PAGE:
Structural and compositional alteration of tooth enamel in hereditary epidermolysis bullosa

Connect Tissue Res. 1996;34(4):271-9. doi: 10.3109/03008209609005271.


Epidermolysis bullosa (EB) is a group of conditions characterized by basement membrane and cellular defects that result in skin fragility and variable extra-cutaneous involvement. The teeth can be severely affected with marked enamel malformations. The purpose of this study was to characterize the structure and composition of teeth from individuals representing the major EB groups (EB simplex, dystrophic EB and junctional EB). Teeth were examined from 28 individuals with EB and 10 healthy people unaffected by EB. Teeth from individuals with junctional EB had marked enamel hypoplasia with varying abnormalities in the enamel structure. Minor structural defects of enamel, including areas of surface pitting, were seen in the other EB types. Although there was a slight reduction (approximately 10%) in the enamel mineral content in several dystrophic EB and junctional EB teeth, the mean mineral content was similar for all EB enamel types and normal enamel. This study shows that while individuals with junctional EB have marked alteration of the enamel structure, the composition may be normal to only mildly altered. Laminin-5, the molecular defect in junctional EB, is associated primarily with alteration in the amount and/or structure of enamel while the mineralization process appears relatively intact. The marked enamel hypoplasia in this EB type suggests that laminin-5 plays an important role in the secretory phase of enamel development.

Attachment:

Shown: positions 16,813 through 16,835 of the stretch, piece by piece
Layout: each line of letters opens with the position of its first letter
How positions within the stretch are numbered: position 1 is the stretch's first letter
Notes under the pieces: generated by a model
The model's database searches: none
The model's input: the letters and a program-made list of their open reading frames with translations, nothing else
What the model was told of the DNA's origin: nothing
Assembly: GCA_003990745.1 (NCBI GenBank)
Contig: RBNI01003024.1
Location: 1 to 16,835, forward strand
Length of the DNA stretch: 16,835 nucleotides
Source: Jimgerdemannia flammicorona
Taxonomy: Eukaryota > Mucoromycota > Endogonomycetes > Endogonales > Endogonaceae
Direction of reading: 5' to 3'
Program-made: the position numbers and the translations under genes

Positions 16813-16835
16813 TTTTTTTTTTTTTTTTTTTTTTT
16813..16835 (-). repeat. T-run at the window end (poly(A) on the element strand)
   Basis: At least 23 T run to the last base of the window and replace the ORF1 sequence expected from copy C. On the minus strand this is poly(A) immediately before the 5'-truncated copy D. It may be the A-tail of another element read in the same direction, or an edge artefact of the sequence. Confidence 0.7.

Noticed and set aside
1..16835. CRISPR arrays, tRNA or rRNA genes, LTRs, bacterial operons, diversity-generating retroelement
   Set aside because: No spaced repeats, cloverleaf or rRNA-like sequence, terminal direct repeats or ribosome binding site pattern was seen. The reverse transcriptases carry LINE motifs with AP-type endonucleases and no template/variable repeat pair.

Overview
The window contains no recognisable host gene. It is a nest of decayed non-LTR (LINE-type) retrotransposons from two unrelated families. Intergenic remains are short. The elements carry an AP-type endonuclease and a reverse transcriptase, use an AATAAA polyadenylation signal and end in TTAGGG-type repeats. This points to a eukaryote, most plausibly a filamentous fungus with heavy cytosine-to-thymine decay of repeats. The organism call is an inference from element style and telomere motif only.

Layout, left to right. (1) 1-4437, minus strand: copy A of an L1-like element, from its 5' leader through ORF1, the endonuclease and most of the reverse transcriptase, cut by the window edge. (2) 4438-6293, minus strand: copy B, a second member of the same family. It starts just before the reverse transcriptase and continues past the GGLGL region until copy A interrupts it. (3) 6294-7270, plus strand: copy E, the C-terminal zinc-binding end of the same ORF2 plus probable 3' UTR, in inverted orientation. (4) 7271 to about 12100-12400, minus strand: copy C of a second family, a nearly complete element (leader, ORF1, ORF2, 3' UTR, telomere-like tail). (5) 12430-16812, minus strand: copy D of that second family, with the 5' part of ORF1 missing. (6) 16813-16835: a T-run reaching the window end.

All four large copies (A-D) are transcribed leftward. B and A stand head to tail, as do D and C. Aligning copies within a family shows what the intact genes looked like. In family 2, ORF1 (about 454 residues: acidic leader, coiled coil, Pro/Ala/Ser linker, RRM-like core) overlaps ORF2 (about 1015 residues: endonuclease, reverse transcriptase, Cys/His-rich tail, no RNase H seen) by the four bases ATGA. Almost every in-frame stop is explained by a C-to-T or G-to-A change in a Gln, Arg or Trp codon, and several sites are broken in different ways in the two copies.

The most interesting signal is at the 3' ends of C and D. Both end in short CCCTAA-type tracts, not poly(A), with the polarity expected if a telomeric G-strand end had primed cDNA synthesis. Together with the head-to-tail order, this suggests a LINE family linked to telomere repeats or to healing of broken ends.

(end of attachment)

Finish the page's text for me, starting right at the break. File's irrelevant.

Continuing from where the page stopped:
Publication types

  • Research Support, U.S. Gov't, P.H.S.

MeSH terms

  • Calcium / analysis
  • Dental Enamel / chemistry*
  • Dental Enamel / ultrastructure*
  • Epidermolysis Bullosa / genetics
  • Epidermolysis Bullosa / pathology*
  • Humans
  • Magnesium / analysis
  • Minerals / analysis
  • Phosphorus / analysis


  • Minerals
  • Phosphorus
  • Magnesium
  • Calcium